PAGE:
Christ as the Blood of Abel in Genesis

29 Sep

Read Genesis 4:1-15

Sadly, we see the effects of the fall of Adam and Eve already in the next generation, where the first murder is recorded. Poor Abel is mentioned in this chapter only for his birth, his offering and his death. His birth is recorded in verse two and his murder in verse eight. He is mentioned in several other places in Scripture, though. It’s there that we get a commentary of what went on here in Chapter Four.

“By faith Abel offered to God a more excellent sacrifice than Cain, through which he obtained witness that he was righteous, God testifying of his gifts; and through it he being dead still speaks.” Heb. 11:4

Jesus also referred to him as “righteous Abel”.

“…that on you may come all the righteous blood shed on the earth, from the blood of righteous Abel to the blood of Zechariah, son of Berechiah, whom you murdered between the temple and the altar.” Matt.23:35

Abel is both a type of the true believer and a shadow of Christ.

He is a type of the true believer because of his offering and his faith. He brings an offering of “the firstborn of his flock, and their fat.” This represents the first and best, as fat was considered the best part of an animal. We also know the animal was slain, or else they could not get the fat. So a blood sacrifice is implied. Abel did this in faith, seeing the lamb as his substitute before God, until the Promised Seed would come.

Cain, by contrast, brought “an offering”. He came with neither his firstfruits nor his best. He came with the work of his hands, thinking he could approach God his own way, rather than the way God prescribed. Cain and Abel would have learned from the example and teaching of their parents, that God must be approached by faith and with blood. This was their first expression of faith and dependence on God as adults.

God sees the heart. It wasn’t just the type of sacrifice that was a problem, but the attitude. The offering and the worshipper are inseparable. When God appeals to Cain in mercy, Cain gets angry. He had no reason to be angry, and he could still make it right. Cain was envious. He takes his brother out to a field where he thinks no one will see them, and kills him. He should have loved him because he was his brother, and even more so, protected him as a younger brother. Instead we see,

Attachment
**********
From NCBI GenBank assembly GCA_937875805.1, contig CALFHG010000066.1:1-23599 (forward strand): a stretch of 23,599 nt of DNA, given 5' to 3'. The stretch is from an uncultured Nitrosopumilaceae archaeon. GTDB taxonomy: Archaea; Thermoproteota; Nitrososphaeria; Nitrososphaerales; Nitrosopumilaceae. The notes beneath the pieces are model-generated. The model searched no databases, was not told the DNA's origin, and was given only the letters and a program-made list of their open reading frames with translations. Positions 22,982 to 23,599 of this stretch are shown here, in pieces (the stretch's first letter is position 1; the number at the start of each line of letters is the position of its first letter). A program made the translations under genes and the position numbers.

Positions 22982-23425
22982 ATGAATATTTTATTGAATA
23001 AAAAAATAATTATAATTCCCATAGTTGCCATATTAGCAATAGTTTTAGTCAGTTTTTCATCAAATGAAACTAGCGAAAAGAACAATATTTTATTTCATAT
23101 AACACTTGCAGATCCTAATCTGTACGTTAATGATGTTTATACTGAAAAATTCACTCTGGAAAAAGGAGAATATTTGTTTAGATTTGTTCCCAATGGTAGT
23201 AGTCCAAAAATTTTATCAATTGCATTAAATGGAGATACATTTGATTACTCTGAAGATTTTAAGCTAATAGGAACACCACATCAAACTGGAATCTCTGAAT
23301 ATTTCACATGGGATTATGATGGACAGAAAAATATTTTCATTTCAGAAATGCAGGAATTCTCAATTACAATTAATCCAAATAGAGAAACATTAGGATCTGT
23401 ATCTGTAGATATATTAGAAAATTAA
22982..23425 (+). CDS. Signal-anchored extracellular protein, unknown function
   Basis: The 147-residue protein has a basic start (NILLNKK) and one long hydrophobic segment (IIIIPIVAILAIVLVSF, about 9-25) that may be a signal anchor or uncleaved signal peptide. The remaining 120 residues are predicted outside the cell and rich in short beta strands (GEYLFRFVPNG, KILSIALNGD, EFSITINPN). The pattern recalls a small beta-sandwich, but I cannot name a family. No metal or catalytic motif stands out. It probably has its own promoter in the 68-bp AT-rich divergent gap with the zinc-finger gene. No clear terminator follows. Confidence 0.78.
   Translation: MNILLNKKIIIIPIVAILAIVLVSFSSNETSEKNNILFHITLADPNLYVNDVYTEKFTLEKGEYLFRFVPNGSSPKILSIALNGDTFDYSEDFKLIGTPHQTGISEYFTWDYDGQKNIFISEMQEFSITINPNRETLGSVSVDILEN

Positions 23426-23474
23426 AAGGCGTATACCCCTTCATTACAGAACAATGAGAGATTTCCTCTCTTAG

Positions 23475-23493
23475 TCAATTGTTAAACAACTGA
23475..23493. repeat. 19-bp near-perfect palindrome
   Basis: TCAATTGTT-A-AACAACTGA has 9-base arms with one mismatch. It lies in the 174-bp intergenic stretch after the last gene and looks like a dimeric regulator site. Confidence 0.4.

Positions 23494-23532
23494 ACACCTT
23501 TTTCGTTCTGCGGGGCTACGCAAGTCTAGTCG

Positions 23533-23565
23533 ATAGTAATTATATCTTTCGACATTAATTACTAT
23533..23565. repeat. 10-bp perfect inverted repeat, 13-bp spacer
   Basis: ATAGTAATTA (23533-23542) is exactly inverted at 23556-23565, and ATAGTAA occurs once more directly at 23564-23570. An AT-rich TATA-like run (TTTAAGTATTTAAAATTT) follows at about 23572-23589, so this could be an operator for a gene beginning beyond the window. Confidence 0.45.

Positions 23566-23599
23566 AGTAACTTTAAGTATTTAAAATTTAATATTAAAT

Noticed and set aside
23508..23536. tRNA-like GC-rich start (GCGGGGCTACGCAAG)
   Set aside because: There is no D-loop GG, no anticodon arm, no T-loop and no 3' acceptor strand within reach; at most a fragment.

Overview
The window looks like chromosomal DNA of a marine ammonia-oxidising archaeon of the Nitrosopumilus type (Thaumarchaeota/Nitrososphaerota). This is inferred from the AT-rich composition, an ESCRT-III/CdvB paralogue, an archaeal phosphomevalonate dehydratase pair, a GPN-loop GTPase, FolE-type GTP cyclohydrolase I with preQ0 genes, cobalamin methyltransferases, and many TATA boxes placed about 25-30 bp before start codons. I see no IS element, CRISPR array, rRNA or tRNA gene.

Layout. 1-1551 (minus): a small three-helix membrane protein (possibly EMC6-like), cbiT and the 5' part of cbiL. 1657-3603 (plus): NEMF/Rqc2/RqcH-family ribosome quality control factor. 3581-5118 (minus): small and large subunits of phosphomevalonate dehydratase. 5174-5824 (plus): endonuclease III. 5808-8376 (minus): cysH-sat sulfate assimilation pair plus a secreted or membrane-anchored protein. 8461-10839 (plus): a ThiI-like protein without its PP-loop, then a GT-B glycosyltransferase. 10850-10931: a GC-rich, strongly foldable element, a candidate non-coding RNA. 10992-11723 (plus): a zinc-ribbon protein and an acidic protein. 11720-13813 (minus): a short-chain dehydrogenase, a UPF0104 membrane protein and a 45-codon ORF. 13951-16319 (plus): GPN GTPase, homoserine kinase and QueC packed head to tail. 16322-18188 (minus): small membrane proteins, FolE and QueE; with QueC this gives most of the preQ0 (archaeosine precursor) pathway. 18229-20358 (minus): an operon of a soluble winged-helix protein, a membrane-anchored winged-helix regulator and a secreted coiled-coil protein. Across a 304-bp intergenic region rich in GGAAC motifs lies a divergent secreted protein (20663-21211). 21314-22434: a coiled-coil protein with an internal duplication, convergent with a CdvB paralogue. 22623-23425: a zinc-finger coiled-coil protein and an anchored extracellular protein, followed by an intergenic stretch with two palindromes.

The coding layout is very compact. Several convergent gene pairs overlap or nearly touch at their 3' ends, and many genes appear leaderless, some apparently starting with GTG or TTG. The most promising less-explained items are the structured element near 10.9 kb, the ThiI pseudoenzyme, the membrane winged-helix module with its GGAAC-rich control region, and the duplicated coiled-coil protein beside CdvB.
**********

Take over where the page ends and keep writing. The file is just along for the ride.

“…not as Cain who was of the wicked one and murdered his brother. And why did he murder him? Because his works were evil and his brother’s righteous.” 1 John 3:12

God asks, “Where is Abel, your brother?”  I find this interesting; as if there was any other Abel in town. God does this to emphasize the heinous nature of the crime and to strike at Cain’s conscience.  Cain lies. “I do not know,” as if he could conceal his crime. Then he goes further with a surly response which questions the right of the Almighty to even ask. “Am I my brother’s keeper?” His response reveals his hard heart and a lack of any natural brotherly affection.

“And He said, ‘What have you done? The voice of your brother’s blood cries out to me from the ground.’” Gen. 4:10

This shows God’s outrage. Remember, God never asks a question to get information. He knows all things. He asks, as a parent would, to see if Cain will confess and repent. Just as earlier, He asked, “Adam, where are you?”

Cain complains that his punishment is greater than he can bear. He is not sorry for his sin, only sorry he got caught. He fears a violent death, like his brother. Even so, God again shows mercy to him by delaying the sentence of death already over his head because of the disobedience of his parents.

Matthew Henry says, “It shows great hardness of heart to be more concerned about our sufferings than our sins.”

Abel is also a shadow of Christ because Abel’s sacrifice is imperfect, whereas Christ’s is perfect. “Not with the blood of goats and calves, but with His own blood He entered the most holy place once for all, having obtained eternal redemption.” Heb. 9:12

He is also a shadow because of the contrast between the intent of the blood of Abel vs. the blood of Christ. Abel’s blood cries for vengeance, but Christ’s blood cries for forgiveness.

“…to Jesus the Mediator of a new covenant, and to the blood of sprinkling that speaks better things than that of Abel.” Heb. 12:24

Because of Christ’s death, we can enter the presence of God, from which our first parents were banished. “Therefore, brethren, having boldness to enter the Holiest by the blood of Jesus…” Heb. 10:19

“Jesus is the true and better Abel who, though innocently slain, has blood now that cries out, not for our condemnation, but for acquittal.”
Timothy Keller

Prayer-“Lord, forgive me for trying to approach You my way, with the works of my hands, as if that would be acceptable. You have provided the best way through Your Son. Thank you that His blood covers my sin and cleanses me from guilt. Thank You for Your great forgiveness.”

Questions-Do you feel envious of someone else’s ministry? Why do you think you have that attitude?

Response-Thank God for the sufficiency of His sacrifice that allows you to enter His presence with boldness.

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3 Responses to “Christ as the Blood of Abel in Genesis”

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